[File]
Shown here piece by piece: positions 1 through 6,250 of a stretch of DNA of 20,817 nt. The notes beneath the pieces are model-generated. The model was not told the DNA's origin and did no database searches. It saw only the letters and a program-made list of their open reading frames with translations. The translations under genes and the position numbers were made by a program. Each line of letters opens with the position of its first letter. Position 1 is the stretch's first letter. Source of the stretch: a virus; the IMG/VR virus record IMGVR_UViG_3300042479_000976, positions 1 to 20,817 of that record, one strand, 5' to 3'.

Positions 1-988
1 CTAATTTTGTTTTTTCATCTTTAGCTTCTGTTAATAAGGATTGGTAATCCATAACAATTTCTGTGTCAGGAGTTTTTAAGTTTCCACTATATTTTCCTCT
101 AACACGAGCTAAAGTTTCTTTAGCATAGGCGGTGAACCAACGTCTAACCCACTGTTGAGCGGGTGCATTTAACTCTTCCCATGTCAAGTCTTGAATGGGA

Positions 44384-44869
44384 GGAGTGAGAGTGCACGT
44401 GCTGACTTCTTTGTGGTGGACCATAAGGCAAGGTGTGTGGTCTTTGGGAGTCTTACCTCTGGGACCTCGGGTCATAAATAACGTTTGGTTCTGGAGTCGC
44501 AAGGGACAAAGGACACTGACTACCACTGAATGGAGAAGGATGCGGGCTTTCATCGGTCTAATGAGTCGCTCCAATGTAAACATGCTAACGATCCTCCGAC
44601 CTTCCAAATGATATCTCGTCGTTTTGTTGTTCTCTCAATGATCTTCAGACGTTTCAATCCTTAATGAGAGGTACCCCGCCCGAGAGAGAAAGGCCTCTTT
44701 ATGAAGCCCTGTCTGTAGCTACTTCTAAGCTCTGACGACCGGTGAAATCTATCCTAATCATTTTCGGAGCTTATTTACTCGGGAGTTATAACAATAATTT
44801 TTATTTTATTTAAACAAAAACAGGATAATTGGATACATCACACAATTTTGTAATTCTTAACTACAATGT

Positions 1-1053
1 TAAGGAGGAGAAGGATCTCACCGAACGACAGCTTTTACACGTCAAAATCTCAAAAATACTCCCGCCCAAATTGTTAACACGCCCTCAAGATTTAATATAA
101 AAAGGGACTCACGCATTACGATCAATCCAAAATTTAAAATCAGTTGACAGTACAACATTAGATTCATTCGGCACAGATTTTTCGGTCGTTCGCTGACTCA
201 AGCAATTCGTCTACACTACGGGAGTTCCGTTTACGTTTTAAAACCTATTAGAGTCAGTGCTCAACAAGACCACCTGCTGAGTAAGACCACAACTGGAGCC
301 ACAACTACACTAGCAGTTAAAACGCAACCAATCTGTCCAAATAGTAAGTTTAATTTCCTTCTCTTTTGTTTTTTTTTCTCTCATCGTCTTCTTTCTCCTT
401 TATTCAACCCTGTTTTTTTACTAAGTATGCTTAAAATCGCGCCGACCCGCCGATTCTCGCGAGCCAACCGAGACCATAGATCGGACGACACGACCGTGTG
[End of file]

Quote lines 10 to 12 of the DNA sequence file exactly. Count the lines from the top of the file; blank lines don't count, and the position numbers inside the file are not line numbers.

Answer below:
44701 ATGAAGCCCTGTCTGTAGCTACTTCTAAGCTCTGACGACCGGTGAAATCTATCCTAATCATTTTCGGAGCTTATTTACTCGGGAGTTATAACAATAATTT
44801 TTATTTTATTTAAACAAAAACAGGATAATTGGATACATCACACAATTTTGTAATTCTTAACTACAATGT

Positions 1-1053